Conference e-mail
fcree-aleksconf@helsinki.fi



The Aleksanteri Institute

Unioninkatu 33 (P.O. Box 42)
00014 University of Helsinki

Past Aleksanteri Conferences

Susanne Wengle (University of Notre Dame, USA)

Understanding the Local Effects of Capital Inflows to Rural Economies; The Russian Case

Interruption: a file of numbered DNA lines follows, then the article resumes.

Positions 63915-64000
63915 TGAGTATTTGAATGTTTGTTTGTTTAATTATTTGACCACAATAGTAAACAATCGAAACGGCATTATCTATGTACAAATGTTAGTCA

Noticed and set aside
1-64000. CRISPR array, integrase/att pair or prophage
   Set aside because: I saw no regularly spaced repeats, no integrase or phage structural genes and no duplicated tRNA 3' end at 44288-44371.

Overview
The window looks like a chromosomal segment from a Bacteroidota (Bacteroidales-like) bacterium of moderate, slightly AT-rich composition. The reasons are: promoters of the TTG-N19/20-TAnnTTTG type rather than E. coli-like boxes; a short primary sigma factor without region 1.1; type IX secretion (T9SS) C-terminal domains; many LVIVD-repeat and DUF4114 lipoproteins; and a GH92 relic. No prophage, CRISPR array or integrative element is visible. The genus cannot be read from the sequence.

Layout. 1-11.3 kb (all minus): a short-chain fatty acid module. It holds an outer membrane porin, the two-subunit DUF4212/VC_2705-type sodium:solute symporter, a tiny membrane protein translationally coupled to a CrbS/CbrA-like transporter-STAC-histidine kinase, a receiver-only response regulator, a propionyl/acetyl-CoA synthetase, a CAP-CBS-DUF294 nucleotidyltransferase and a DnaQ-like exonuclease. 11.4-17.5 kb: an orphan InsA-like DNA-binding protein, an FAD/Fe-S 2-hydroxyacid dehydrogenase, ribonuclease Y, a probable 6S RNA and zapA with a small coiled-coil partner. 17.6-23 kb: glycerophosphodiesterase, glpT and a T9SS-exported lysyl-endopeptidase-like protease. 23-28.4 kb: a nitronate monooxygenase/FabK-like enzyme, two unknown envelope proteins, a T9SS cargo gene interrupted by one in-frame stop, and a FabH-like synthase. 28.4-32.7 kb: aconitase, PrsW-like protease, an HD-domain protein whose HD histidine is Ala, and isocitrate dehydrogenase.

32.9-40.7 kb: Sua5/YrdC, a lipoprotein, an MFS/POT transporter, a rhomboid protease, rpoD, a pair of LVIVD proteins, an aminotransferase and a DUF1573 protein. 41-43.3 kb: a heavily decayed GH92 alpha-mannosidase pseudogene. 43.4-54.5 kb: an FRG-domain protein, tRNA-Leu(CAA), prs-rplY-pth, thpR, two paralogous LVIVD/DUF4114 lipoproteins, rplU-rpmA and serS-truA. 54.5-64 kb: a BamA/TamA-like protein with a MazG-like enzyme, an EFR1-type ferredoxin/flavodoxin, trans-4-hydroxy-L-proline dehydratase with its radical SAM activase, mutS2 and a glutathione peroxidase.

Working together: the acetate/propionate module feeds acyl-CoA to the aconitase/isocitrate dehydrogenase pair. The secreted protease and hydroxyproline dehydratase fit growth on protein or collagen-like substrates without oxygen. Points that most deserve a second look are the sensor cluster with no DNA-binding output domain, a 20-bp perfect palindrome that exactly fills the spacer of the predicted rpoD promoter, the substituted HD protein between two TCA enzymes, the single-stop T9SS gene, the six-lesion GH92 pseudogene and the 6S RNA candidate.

Russia is one of the world’s largest agricultural producers and Russian farmland is abundant, fertile, relatively inexpensive, and comparatively well connected to international markets. The Russian countryside has thus seen a significant influx of domestic and foreign capital since the early 2000s. This paper will document and seek to explain the rural transformation that has followed these capital inflows. How capital inflows affect rural communities is often explained with the variable of institutional strength, an explanation aligned with the "good governance" approach to economic development: capital inflows have positive developmental effects, if strong domestic institutions vet land deals and regulate economic actors. Transparent, accountable, participatory institutions can create long-term time horizon that productivity- enhancing investors require. Yet, Russia’s institutions do not neatly fit the continuum of strong versus weak institutions: it is neither an indebted, weak developing country nor does it have what are considered “good” institutions. At the same time, we do see significant productivity and production increases in a number of vital agricultural sectors (e.g. wheat, sugar beets, oilseeds, pork and poultry). This paper highlights the role of political projects in shaping local outcomes. Vladimir Putin’s “food security” agenda entailed a multitude of policy measures aimed at boosting domestic production. While Russian institutions were thus not generally improving for all actors, political privilege and targeted support created “umbrellas” that protected the property rights of a few select actors and made investments with long-term time horizons possible. Instead of thinking about governing institutions as exogenous or independent variables that determined the local effects of international trends, we should thus pay more attention to political priorities and selective public support measure to understand rural transformations following capital inflows. This kind of political support privileges some actors as agents of change, while others are sidelined—hence transforming local economies.